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    I'm more in favor of suspended animation, really...
    "I've got ham, but I'm not a hamster"

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    So, does anyone want to sit back this weekend and brainstorm a bit, as to what this ship would look like, and what all it would need? It's an incredible subject...
    If the ships are taking off from in-atmosphere they have to be rocket or winged shaped. Even if it's built in space, if it takes off or lands on a planet it has to be shaped right. There could be space stations with shuttles instead of one large ship. In the interest of money an existing space station might be converted into a generation ship or at least used in it's construction.

    Shuttles would take the people to the ship, those shuttles would then stay with the space station. They'd have to be able to re-fuel and do maintenance on them. And the entire ship for that matter.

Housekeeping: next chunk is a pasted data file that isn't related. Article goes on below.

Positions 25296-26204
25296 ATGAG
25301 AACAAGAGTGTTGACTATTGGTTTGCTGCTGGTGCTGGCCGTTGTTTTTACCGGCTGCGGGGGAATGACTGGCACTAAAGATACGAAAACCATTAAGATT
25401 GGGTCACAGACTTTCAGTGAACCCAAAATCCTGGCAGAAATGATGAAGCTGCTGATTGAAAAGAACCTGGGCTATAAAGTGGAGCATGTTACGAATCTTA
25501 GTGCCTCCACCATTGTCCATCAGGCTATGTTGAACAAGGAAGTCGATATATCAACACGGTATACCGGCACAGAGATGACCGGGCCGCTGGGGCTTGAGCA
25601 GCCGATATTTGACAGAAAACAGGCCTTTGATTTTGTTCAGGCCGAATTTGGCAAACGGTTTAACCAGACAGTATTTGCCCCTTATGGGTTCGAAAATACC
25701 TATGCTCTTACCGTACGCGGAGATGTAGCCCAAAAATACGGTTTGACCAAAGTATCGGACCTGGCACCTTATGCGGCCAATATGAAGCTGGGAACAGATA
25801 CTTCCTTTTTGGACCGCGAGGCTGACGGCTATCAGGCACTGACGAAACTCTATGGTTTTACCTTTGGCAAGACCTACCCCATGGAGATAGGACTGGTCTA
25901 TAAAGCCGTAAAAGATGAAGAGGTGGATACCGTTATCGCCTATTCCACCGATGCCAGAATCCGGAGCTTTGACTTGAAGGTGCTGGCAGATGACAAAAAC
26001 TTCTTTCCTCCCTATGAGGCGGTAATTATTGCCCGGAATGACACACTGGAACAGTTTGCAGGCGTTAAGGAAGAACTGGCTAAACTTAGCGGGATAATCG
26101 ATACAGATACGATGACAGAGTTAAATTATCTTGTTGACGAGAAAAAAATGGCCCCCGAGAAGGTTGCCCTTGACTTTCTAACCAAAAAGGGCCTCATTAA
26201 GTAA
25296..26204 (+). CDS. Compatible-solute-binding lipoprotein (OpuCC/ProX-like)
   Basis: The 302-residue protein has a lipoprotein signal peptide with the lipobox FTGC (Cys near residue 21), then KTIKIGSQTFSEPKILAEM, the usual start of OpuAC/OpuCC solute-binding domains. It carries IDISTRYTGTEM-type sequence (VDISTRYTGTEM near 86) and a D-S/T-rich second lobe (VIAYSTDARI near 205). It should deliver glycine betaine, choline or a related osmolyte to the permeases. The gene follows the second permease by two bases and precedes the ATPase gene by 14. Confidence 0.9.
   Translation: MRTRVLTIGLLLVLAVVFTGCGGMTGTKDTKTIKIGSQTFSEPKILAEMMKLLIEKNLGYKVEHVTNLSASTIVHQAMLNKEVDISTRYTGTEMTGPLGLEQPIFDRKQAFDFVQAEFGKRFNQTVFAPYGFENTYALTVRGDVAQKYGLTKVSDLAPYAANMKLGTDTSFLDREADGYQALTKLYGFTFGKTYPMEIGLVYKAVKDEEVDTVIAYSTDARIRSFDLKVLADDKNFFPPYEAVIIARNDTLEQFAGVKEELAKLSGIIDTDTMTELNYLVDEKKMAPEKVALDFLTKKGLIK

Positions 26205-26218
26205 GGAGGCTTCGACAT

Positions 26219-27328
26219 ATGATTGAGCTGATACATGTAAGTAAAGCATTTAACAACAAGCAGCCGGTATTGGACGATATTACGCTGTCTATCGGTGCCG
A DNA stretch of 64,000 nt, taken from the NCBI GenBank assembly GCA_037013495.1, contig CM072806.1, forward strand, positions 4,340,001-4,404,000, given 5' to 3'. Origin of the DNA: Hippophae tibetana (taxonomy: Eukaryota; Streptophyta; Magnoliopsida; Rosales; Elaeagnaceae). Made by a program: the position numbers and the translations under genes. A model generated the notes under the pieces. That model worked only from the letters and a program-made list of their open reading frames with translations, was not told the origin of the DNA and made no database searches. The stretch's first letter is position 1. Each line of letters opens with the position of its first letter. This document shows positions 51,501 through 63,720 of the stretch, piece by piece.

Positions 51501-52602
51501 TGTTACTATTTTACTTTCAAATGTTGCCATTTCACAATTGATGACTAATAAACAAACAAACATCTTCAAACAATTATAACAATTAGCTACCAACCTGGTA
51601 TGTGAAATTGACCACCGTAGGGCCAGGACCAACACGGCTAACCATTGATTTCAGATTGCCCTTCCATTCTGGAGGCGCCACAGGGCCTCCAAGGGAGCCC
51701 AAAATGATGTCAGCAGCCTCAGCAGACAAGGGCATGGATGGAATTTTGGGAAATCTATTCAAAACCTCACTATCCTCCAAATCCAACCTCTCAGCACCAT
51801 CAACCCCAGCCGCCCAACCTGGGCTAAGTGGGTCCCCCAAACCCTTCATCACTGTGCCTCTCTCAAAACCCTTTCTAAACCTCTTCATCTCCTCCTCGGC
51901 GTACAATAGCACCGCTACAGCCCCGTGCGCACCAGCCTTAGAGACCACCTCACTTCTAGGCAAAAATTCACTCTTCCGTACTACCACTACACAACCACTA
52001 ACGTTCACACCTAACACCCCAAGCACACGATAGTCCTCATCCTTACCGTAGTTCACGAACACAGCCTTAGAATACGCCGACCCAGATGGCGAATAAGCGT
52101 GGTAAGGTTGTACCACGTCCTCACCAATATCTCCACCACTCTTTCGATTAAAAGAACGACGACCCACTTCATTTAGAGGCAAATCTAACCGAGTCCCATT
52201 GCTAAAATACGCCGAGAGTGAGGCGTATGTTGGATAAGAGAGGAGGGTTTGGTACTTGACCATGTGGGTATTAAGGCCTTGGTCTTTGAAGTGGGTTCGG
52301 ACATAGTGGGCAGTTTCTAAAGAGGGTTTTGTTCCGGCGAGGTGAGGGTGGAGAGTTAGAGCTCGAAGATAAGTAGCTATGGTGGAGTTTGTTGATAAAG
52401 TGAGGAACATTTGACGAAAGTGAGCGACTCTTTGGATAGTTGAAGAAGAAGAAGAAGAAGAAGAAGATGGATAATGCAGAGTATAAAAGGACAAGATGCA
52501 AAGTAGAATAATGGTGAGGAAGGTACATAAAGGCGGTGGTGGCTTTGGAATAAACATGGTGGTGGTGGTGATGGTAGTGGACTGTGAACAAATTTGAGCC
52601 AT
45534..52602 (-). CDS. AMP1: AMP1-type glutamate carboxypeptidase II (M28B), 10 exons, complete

There would have to be an artificial carbon cycle and atmosphere like Earth's. Artificial gravity. Being in 0G for extended periods of time weakens your bones and changes your blood flow. I doubt someone born in no gravity, who lived there most of their life would be able to walk on a planet. Their bones, muscles and heart would be very weak.

    Probably hydro or aeroponics would be used to grow some food, with some of it stored. A way to make water or large stores of it. Chemical or dry showers, water wouldn't be used for anything other than drinking and maintenance.

    If they're on the ship for decades, they need building material for new things. They need technology that won't go out of date. Stuff for making habitats on new planets in case there is no wood like plants. Tools, etc. Communication with Earth would be very sparse if not end all together after a while.

    If it happens it will take decades itself to build, stock and test. It would cost billions if not trillions. It's a tall order to say the least.
    "Astronomy offers an aesthetic indulgence not duplicated in any other field. This is not an academic or hypothetical attraction and should require no apologies, for the beauty to be found in the skies has been universally appreciated for unrecorded centuries."
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    Rocket or nuclear propulsion is not feasible. It is primitive technology for space expedition.